The Detroit Pistons interviewed Michigan's John Beilein for the open coaching job

University of Michigan coach John Beilein is among the candidates for the Detroit Pistons job. (Getty Images)

After meeting with John Beilein in Los Angeles last month, the Detroit Pistons interviewed the University of Michigan coach for their vacant position on Thursday, according to multiple reports.

It’s been almost a month since the Pistons parted ways with coach and team president Stan Van Gundy. In that time, the Detroit brass headed by vice chairman Arn Tellem has hired former Memphis Grizzlies executive Ed Stefanski as a senior advisor as well as former NBA coaches Bernie Bickerstaff and Jim Lynam as consultants in the search for a replacement on the bench. All four were involved in interviewing Beilein, according to ESPN’s Adrian Wojnarowski and the Detroit Free Press’s Vince Ellis.

Beilein, 65, also interviewed for the Pistons job when they hired Van Gundy in 2014. He has amassed a 248-143 record at Michigan since 2007, including a pair of NCAA title game appearances, and he has coached at the college level since 1978, with stops at Canisius, Richmond and West Virginia on the way.

Beilein makes $3.37 million annually and is signed through 2020-21. He and athletic director Wade Manuel recently discussed an extension that would keep him in Michigan for the rest of his career.

Who else is up for the Pistons job?

The Pistons also interviewed recently fired Toronto Raptors coach Dwane Casey on Friday, a meeting that was “impressive,” according to the Free Press. Miami Heat assistant Juwan Howard — a famed member of Michigan’s Fab Five — will interview for the opening as soon as this weekend, and if he doesn’t land the head coaching job, he could reportedly be in line to serve as Beilein’s lead assistant.

What do we know about Beilein?

Beilein has a reputation for developing NBA talent. Despite not recruiting elite-level talent, his Michigan program has produced recent draftees Trey Burke, Nik Stauskas, Tim Hardaway Jr., Glenn Robinson III, Caris LeVert, D.J. Wilson and potential first-round pick Moritz Wagner in the past decade.

What’s more, Beilein has been lauded for developing a spread motion offense predicated on guard-heavy sets with a big in the high post and prolific 3-point shooting — two staples of the modern NBA. The Wolverines scored 110.8 points per 100 possessions and ranked sixth in Division I with 1,011 3-point attempts in 41 games this past season, when they lost to Villanova in the championship game.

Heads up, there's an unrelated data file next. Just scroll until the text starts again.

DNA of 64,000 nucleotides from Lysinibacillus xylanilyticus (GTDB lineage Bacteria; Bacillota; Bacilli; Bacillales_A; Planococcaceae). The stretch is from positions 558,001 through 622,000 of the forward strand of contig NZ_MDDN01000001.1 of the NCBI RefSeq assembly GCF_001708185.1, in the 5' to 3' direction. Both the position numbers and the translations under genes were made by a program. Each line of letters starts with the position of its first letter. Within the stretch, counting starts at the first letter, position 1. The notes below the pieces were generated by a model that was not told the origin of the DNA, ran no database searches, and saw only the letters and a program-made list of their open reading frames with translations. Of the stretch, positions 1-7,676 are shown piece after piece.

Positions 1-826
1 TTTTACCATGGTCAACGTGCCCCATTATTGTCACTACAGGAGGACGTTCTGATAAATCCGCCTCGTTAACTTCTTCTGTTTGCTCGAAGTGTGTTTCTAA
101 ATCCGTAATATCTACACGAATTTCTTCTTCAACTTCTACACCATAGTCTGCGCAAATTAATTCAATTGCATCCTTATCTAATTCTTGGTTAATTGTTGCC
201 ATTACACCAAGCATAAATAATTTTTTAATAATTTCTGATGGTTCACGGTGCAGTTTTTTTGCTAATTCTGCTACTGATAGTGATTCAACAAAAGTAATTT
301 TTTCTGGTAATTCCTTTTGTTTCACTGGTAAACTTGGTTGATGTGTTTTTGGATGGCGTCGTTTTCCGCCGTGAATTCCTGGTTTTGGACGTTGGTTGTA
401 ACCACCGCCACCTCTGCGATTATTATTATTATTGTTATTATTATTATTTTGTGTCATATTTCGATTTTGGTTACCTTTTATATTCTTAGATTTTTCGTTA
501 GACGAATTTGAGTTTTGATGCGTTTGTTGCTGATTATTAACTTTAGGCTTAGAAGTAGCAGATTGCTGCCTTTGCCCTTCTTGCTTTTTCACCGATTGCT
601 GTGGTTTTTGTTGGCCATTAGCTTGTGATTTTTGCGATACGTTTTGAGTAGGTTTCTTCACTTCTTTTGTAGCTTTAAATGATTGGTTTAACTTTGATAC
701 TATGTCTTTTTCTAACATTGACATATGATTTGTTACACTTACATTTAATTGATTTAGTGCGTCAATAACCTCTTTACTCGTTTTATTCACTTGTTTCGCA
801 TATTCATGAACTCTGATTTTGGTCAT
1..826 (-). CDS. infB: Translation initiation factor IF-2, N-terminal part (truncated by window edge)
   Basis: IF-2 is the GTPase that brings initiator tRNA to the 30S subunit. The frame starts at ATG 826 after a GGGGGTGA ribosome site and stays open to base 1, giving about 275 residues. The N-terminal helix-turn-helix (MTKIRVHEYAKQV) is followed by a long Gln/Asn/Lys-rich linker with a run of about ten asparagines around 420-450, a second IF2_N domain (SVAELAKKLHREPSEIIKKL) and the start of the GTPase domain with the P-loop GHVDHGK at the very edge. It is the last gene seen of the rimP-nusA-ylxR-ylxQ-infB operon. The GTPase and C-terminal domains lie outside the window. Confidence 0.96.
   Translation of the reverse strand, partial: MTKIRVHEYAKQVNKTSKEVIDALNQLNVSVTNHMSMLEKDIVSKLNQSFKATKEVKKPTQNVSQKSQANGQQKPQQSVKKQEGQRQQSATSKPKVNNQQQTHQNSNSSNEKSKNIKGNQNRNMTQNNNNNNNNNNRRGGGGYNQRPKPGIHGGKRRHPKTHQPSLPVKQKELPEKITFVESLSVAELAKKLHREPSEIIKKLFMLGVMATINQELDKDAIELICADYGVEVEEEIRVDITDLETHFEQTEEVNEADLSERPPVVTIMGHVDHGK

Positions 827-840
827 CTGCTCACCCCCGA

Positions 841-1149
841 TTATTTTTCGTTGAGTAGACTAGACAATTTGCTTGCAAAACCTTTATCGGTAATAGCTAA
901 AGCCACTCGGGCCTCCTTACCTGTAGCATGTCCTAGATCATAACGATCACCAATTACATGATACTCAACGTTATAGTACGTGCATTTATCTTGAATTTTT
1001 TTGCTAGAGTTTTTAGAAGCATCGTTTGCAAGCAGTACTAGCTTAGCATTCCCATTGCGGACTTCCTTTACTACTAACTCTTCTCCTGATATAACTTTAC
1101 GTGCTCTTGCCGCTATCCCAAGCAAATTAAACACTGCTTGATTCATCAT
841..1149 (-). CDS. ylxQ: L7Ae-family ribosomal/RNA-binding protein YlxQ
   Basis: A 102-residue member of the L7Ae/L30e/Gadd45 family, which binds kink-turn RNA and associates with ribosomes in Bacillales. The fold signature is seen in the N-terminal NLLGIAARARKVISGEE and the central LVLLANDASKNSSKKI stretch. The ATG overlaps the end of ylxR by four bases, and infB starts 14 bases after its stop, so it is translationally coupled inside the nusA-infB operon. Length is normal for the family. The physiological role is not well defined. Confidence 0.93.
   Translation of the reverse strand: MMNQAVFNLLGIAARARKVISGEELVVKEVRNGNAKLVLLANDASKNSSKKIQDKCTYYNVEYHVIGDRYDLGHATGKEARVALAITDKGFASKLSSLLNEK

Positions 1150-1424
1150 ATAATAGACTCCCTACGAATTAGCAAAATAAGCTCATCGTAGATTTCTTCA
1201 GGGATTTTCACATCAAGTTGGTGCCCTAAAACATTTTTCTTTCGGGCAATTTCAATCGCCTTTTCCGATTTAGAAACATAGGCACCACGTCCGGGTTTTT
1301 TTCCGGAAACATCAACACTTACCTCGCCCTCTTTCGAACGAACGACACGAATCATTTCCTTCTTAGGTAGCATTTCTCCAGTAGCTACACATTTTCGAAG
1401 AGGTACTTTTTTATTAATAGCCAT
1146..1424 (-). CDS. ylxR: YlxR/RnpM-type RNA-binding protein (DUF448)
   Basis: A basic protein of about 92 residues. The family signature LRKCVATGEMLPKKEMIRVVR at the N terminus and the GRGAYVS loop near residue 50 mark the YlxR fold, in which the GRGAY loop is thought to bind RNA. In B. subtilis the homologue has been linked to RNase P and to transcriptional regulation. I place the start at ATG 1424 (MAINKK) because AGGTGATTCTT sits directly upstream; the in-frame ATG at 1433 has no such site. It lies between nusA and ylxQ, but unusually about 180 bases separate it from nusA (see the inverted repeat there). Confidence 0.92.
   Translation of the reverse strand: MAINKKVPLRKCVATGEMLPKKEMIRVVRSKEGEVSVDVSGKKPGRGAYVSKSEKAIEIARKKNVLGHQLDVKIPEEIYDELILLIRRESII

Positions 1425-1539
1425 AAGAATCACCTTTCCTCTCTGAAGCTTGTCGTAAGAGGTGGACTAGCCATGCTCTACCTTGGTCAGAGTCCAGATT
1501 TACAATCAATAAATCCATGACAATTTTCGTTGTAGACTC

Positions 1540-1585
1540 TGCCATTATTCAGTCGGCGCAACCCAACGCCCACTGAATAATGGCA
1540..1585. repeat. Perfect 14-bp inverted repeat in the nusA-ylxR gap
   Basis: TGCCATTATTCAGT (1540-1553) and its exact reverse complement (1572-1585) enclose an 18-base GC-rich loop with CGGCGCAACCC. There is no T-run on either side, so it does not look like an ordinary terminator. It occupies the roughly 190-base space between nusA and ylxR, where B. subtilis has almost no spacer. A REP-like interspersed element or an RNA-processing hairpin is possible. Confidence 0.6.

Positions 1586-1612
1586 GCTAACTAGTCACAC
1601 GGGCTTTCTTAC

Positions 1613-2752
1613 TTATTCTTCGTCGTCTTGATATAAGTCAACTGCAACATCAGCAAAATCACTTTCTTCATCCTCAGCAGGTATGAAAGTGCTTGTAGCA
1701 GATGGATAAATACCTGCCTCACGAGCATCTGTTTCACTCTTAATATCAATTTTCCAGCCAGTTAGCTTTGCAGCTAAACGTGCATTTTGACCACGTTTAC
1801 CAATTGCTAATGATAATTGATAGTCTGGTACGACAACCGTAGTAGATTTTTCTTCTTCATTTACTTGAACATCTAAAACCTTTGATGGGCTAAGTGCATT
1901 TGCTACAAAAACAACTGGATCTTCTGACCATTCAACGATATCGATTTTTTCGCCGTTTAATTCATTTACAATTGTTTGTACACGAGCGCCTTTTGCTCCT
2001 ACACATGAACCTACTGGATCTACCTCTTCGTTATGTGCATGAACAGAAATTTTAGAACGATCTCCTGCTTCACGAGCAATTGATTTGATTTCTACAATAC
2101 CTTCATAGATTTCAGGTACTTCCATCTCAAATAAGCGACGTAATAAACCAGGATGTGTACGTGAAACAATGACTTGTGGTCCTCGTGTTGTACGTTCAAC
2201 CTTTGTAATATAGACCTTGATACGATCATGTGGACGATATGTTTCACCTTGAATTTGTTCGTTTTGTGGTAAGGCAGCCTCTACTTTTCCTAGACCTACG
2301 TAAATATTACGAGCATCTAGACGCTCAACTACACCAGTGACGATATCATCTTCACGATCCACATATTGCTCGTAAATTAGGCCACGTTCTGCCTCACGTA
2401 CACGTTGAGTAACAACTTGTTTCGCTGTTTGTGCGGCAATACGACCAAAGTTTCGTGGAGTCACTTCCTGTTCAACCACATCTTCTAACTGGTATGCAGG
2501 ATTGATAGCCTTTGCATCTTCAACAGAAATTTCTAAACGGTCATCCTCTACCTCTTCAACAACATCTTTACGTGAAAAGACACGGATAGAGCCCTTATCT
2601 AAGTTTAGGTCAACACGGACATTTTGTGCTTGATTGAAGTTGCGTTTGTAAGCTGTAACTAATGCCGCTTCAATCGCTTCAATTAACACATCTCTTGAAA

The question is how that style meshes with a Pistons roster featuring All-Star bigs Andre Drummond and Blake Griffin in the frontcourt and counts Reggie Jackson as its best guard in a shallow backcourt. The Pistons did rank among the league’s five most efficient 3-point shooting teams last season, combining to make 37.3 percent of their attempts, but the offense as a whole rated below average.

Where hiring college coaches previously untested in the NBA had once fallen out of favor, the success of former Butler coach Brad Stevens on the Boston Celtics, who have reached consecutive Eastern Conference finals, has made it en vogue again. Former Florida coach Billy Donovan and ex-Iowa State coach Fred Hoiberg, both praised for running developed offenses, are also among recent NBA hires.

Beilein is significantly older than those aforementioned college-to-pro coaches. He’s also far more experienced, having developed his craft in college for the past 40 years. This might be his final chance to make the jump to the NBA. Or it might be a leverage opportunity in his negotiations with Michigan.

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Ben Rohrbach is a writer for Yahoo Sports. Have a tip? Email him at or follow him on Twitter!

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